Mac OS X 10.6 Snow Leopard Server: Problematic Items and tips

I’ve been running Mac OS X 10.6 Snow Leopard Server for just over a week now and I have definitely found a few items that are not functioning properly. Some of these may affect Mac OS X 10.6 Snow Leopard Client as well. Additionally, I have some hints and notes for Mac OS X 10.6 Snow Leopard Server users.

With any software upgrade, there are definitely some applications that will break. Most developers will be able to fix the bugs quickly and release new versions just after, or in some cases before, the release of a new operating system. I’ll list some of the problematic applications and their fixes, if available.

  • Growl. Growl is probably the thing I’m missing the most right now. I use it for GrowlTunes and GrowlMail mostly. There is a beta version available, however it is doesn’t work quite right 100% of the time. You can give the beta a try here. Growl is currently at 1.2 Beta 2.
  • Server Admin for any server below 10.5.8. If you try and connect to a Mac OS X 10.5 Leopard Server running anything below 10.5.8 you will get an error that says it has to be 10.5.8 or higher. The screenshot below shows the exact error message.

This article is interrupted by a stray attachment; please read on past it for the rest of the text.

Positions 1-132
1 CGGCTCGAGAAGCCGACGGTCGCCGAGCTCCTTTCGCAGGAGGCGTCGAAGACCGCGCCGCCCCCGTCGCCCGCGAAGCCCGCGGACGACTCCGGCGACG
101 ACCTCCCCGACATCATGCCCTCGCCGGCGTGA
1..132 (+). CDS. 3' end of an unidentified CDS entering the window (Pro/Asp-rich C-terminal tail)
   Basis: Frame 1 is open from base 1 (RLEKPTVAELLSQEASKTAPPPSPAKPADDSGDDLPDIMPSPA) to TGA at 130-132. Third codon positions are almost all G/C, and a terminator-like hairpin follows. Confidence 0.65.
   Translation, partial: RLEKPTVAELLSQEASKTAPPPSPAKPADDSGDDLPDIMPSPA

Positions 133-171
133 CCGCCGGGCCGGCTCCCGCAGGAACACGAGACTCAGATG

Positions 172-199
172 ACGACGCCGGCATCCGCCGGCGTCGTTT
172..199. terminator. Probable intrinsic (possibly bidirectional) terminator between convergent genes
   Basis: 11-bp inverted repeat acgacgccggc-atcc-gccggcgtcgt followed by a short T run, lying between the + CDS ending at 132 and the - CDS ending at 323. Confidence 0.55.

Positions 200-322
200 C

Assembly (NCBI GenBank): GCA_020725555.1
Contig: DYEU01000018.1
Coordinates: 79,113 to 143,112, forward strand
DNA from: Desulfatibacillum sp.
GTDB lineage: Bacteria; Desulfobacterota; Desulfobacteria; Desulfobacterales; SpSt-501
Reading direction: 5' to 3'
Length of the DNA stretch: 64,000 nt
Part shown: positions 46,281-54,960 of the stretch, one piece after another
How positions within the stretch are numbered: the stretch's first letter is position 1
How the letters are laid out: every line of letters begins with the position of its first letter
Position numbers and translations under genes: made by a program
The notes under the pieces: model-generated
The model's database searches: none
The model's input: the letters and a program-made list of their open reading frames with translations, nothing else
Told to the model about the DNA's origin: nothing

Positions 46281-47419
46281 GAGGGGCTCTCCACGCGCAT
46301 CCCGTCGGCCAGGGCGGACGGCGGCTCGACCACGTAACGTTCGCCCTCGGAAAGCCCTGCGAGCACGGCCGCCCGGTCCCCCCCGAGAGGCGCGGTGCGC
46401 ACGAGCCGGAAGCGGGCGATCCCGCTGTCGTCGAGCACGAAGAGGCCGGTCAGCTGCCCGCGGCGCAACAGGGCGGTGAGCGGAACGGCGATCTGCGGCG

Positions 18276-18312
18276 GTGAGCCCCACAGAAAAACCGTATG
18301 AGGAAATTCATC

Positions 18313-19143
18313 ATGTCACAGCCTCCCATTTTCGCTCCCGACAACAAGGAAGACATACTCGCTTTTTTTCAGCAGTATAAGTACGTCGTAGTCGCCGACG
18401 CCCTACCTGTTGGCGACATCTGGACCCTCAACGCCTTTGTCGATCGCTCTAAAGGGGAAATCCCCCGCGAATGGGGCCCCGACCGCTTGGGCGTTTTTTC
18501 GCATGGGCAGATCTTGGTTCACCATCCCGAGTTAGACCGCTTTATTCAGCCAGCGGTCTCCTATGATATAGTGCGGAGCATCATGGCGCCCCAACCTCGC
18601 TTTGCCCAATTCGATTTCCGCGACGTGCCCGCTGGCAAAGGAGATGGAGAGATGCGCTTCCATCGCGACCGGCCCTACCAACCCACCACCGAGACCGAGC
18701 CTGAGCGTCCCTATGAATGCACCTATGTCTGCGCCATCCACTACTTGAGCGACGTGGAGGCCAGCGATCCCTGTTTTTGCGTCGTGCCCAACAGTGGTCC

• The third item I’ve run across is that 10.6 Snow Leopard doesn’t seem to notice Windows-based clients or at least doesn’t put them in the left sidebar of the Finder windows. I know 10.5 Leopard Server does this right out of the box since I have that installed in a VM.
  • When I reset my Snow Leopard Server install, which loads much faster than Leopard, the brightness is completely back to full blast, despite having been all the way down just prior to reboot. Yes, this is a bug and not the end of the world, just seems like something that would be easy to fix and would have been tested. I guess I must be the odd person out, I’ve heard from more than one person that they run their monitors at full brightness.

Overall, despite the bugs that are present, Apple’s Mac OS X 10.6 Snow Leopard Server is well worth the $499 cost for unlimited clients. It is particularly worthwhile if you have a bunch of Mac OS X clients and want a central way to manage them. There have been some rumblings in the Mac community that the $30 client upgrade is hardly worthwhile and does not do anything. This is definitely not the case with 10.6 Snow Leopard Server. The overall improvements more than justify the cost.

I'm into everything technology related, particularly anything Apple related. I enjoy programming and tend to lean towards server-based technologies over client-based. You can contact me on twitter, via e-mail, or follow me on friendfeed.